Every day, Wall Street analysts upgrade some stocks, downgrade others, and "initiate coverage" on a few more. But do these analysts even know what they're talking about? Today, we're taking one high-profile Wall Street pick and putting it under the microscope...
I'm afraid it's bad news for investors in PACCAR (NASDAQ:PCAR) stock today -- and owners of Cummins (NYSE:CMI) stock, too. Elon Musk is building an electric truck, and at least one analyst thinks that could spell doomsday for Cummins and PACCAR.
The news first broke last week, when Tesla (NASDAQ:TSLA) CEO Elon Musk tweeted that he has a "Tesla Semi truck unveil set for September." That may have been a lot sooner than investors were expecting, given that Tesla doesn't even have its Model 3 sedan on the market yet. It certainly seems to have spooked investment banker Piper Jaffray, which responded by downgrading shares of both PACCAR and Cummins this morning.
Here are three things you need to know about why it did that.
1. Why PACCAR and Cummins should fear the coming E-pocalypse
PACCAR builds semis -- the enormous tractors that pull the trailers that make up the 18-wheelers on our highways, carrying goods to and fro. Cummins builds internal combustion engines to power those semis. As such, Musk's intention to build an electric truck capable of doing the same work that PACCAR's trucks do, and with a power source that could be more efficient than Cummins' and that will certainly look "greener" to environmentalists, poses a direct threat to the business models of both PACCAR and Cummins.
2. Tesla threatens PACCAR
Piper Jaffray makes no bones about this. In a downgrade reported this morning on StreetInsider.com, the analyst warns that Tesla's new "Class 8" electric truck will have a "potential disruptive impact" on PACCAR.
That makes sense. Even if Musk only unveils a model truck in September, and does not actually begin offering one for sale, PACCAR could see an impact on its own sales and profits, as truck companies hedge their bets and potentially put off purchases of old-tech trucks in order to be able to spend that money on battery-powered Tesla semis later.
This could be the reason Piper is cutting $0.02 from its earnings projection for PACCAR this year, and $0.07 more next year, ratcheting back estimates to $3.74 in 2017, and $4.43 in 2018. It's also downgrading PACCAR stock to neutral and cutting its price target by 8%, to $66.
3. Why Cummins should worry, too
The news is no better for Cummins. As TheFly.com writes, Piper is worried that "companies like Tesla are aiming to supplant [Cummins'] products." And while intention isn't accomplishment, Piper believes the risk is real enough to begin taking chips off the table.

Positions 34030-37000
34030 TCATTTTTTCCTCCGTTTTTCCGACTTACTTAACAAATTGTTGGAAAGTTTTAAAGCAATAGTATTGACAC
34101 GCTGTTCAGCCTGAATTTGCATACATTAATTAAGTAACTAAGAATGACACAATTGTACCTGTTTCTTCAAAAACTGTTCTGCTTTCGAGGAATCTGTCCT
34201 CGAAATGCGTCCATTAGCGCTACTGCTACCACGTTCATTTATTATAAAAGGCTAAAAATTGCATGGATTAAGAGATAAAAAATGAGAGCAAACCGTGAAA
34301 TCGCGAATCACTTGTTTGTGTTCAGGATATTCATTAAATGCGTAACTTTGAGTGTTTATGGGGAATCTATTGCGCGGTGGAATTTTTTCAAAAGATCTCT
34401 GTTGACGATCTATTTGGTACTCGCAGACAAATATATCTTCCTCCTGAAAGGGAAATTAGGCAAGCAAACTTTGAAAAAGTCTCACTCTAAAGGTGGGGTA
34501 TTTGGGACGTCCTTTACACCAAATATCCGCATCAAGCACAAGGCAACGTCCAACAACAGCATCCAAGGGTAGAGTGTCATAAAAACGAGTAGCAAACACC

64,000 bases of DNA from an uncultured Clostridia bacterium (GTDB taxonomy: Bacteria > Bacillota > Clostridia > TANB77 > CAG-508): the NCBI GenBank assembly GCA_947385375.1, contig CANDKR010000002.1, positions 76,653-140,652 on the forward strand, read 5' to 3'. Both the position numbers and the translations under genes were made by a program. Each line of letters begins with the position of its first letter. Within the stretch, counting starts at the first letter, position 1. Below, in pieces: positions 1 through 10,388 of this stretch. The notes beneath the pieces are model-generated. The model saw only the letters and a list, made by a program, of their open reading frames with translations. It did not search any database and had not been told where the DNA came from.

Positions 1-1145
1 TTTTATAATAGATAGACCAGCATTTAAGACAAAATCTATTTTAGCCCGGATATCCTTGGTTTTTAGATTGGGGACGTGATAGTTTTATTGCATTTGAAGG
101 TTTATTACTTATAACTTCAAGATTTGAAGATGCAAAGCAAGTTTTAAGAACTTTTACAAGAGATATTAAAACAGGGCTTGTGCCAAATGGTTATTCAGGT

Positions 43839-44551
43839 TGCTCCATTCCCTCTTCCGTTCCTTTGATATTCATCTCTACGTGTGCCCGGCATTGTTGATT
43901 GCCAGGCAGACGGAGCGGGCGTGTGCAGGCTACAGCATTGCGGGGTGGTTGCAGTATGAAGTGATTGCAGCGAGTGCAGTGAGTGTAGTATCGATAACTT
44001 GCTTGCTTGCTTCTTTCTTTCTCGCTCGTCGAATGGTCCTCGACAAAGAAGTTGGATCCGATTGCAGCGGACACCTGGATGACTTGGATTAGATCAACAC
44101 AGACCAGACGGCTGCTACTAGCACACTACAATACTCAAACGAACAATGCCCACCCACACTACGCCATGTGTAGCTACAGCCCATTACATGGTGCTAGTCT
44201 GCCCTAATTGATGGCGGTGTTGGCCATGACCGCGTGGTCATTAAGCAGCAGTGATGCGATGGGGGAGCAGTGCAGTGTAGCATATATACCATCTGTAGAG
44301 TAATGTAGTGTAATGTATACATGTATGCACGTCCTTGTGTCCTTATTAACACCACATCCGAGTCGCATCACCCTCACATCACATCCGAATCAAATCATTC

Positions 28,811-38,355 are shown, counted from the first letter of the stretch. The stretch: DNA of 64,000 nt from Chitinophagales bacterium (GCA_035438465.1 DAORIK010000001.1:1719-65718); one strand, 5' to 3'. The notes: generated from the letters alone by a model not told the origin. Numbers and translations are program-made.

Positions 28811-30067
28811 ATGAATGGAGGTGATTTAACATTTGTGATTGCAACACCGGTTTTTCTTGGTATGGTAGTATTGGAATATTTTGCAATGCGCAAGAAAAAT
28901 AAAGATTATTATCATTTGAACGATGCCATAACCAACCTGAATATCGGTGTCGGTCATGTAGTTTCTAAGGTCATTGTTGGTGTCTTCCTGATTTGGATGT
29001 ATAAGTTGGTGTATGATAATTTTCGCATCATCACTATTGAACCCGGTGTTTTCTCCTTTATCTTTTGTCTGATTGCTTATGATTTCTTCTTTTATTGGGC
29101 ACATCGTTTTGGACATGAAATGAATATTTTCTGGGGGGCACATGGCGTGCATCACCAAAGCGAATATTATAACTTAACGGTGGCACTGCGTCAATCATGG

After all, Cummins shares are up 25% over the past 52 weeks, versus only a 15% gain for PACCAR stock. Piper Jaffray believes that "Cummins' multiple has expanded to a fair level," and there's little left to be gained by buying the stock -- and perhaps a lot to be lost if Tesla succeeds in supplanting Cummins' internal combustion engines as the standard for powering semis.
Curiously, at the same time as Piper is downgrading Cummins stock to neutral, and cutting its price target by 10% (to $144 per share), the analyst is raising its estimates for the company's earnings both this year (to $8.14) and next ($9.59). These are strange moves in a downgrade, but perhaps Piper sees the risk from Tesla as farther out, and not so immediate as the risk posed to PACCAR.
Bonus thing: Keep your eye on the profits ball
The one thing Piper doesn't spend a lot of time on in making either of these downgrades is pointing out that while Tesla may pose a threat to PACCAR and Cummins, that doesn't necessarily make Tesla stock a better investment than either of them.
Remember: Even if Piper is cutting profits estimates for PACCAR and Cummins this year, it still expects both companies to be firmly profitable this year, and next year as well. In contrast, Tesla -- which Piper Jaffray likes -- is not expected to earn any kind of profit either this year or next, and may only earn as little as $0.20 per share in 2019.
So even if I agree in general with Piper's assessment that Cummins stock costs too much at 18 times earnings, and that PACCAR costs much too much at 44 times trailing earnings (and I do agree), that doesn't necessarily make Tesla a buy at infinity-times-negative earnings. Small consolation to Cummins and PACCAR investors, I know -- but the numbers don't lie.
Even if Cummins and PACCAR stocks are not buys, I don't believe that Tesla stock is, either.